Social media methods that labor unions are using

Employment Law, Labor Unions, & Social Media

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Employment Law, Labor Unions, & Social Media

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Social media methods that labor unions are using

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Labor unions are using social media in new ways every day.   They are using it for member outreach, for organizing, and for widely sharing their issues and messages.  They are developing new and effective ways utilizing social media to reach out to your employees with a goal of building contacts for future organizing attempts.

It is very important that human resources professionals are paying attention to this trend, and develop strategies for responding.   Unions are faced with declining membership, and are turning to social media to promote issues, for organizing and for member outreach.   Labor experts such as Phillip Wilson of the Labor Relations Institute predict that overall labor union activity will increase, including strikes, picketing, short term  job actions, potential sabotage, increased organizing and rising corporate campaign activity.

This make it critical that HR Managers understand how social media can be used as part of an effort to help or hurt your brand.  Here are some the methods that labor unions have been using recently.

Blogs for union organizing

As reported in the Daily Kos, the IBEW recently used a blog to successfully organize a Budweiser facility in New York.

A unique campaign to boost membership in New York may be a harbinger of future efforts to strengthen workers’ voices on the job, where laptops can be as important as leaflets.

Nonunion workers at Anheuser–Busch InBev Metal Container Corporation in Newburgh, who make cans for Budweiser beer and other brands, were worried about their futures after the company was sold in 2008 to a Belgian group. Employees reached out to Electrical Workers(IBEW) Local 363 last spring for support – but the fear of captive-audience meetings, harassment and other actions by the employer left many at the plant wary of how to press forward without management sidelining their efforts.

So organizers got crafty and set up a special blog strictly for the 164 employees to debate, strategize, air concerns and ultimately come together for victory, all while avoiding many of the union-busting tactics so common in most campaigns.

This blog is widely credited by union organizers as a major development, and has been mentioned on the AFL-CIO blog as the most successful social media tactic by unions to date.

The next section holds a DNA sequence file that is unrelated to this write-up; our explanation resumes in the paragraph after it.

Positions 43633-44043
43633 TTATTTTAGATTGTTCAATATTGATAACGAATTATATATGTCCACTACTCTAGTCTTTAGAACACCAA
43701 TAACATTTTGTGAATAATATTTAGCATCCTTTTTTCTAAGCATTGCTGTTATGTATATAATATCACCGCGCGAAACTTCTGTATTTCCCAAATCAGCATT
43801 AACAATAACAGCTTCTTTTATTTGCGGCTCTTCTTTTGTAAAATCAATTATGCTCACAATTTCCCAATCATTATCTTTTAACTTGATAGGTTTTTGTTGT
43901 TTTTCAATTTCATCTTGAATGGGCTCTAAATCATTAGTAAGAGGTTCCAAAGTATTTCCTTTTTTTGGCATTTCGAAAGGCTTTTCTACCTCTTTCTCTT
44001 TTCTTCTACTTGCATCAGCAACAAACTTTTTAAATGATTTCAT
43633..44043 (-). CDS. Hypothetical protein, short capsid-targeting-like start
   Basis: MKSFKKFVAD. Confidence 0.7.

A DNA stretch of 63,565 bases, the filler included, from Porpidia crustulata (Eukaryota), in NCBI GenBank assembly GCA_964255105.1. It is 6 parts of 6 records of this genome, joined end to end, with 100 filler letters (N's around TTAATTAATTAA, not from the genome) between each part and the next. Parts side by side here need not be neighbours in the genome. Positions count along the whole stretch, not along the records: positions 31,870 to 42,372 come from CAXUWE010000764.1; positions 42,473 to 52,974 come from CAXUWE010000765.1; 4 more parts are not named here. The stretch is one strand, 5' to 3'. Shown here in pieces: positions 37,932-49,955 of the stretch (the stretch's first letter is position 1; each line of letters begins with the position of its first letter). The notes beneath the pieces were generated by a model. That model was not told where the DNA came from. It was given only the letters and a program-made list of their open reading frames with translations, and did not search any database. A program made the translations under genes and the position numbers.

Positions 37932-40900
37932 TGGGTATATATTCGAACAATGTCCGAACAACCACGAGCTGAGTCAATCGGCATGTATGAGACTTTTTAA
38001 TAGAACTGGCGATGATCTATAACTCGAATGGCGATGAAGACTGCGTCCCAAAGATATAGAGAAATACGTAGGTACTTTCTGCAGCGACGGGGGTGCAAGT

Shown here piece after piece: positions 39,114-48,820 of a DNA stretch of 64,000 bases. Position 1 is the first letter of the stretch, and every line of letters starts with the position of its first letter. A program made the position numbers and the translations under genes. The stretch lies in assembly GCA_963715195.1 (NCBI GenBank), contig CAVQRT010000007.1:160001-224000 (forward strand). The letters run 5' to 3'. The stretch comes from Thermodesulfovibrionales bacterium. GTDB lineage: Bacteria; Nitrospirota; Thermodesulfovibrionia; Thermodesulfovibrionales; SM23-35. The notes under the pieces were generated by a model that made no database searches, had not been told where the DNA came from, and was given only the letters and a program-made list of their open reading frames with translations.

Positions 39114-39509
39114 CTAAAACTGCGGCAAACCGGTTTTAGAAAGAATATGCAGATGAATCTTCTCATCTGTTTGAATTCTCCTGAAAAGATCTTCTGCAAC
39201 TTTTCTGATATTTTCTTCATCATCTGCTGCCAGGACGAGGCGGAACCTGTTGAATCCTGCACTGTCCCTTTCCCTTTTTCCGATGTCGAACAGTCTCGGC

Special Issue web sites

The UFCW union recently used a special issue web site called No Bad Apples to wage a social media campaign as part of a strike action against the Mott’s Apple Sauce brand, which is owned by the Doctor Pepper Snapple group.    DPS decided to seek wage reductions from employees at a plant in upstate New York, and wound up involved in a work stoppage that lasted nearly 3.5 months.   The union launched a campaign aimed gaining public sympathy, and embarrassing Mott’s.   Tactics included hijacking the Mott’s Facebook page, twitter, and virtual actions directed as the CEO , as well as the sharing of “Street actions” through photo sharing sites such as Flickr.  You can see a 5 slide slideshare deck with specific details on the Mott’s campaign here.

This campaign was inexpensive to create, achieved a fairly level of viral spread, and has been credited with helping to bring the strike to an en on favorable terms for the union.   (No wage reduction, three year wage freeze)

The campaign was so successful, despite being enjoined in court following a filing by DPS for trademark infringement, that the campaign was featured as part of a panel on social media at the International Labor Communications Association’s (ILCA’s) annual conference, held in Washington D.C in November 2010.

According to the AFL-CIO blog,  the special panel on “Winning Campaigns with Social Media covered topics ranging from countering attacks on teachers unions, the social media campaign for Mott’s strikers, and other ways social media might provide new, experimental weapons for union campaigns.  The panel also  examined other campaigns that used social media, discussed what worked and shared ideas on effectively use of YouTube, Facebook, Twitter and other tools.

I can’t stress strongly enough that this stuff is developing rapidly, and that HR managers need to pay attention to these types of campaigns, and prepare contingency plans for  dealing with them.   The potential risk of social media being used against your brand is growing, and you need to be ready!

Mike Vandervort is a guest blogger on Blogging4Jobs. Michael is currently employed as a labor relations strategist for a fortune 100 company based in Florida.  He is also the President of HRH Consulting LLC, a consulting practice offering advice and guidance on labor relations and social media.  He speaks frequently on human resources and business related topics, including social media, labor and  employee relations, the culture of organizations, leadership and employment practices.  You can connect with him on his blog, The Human Race Horses or @mikevandervort on Twitter.

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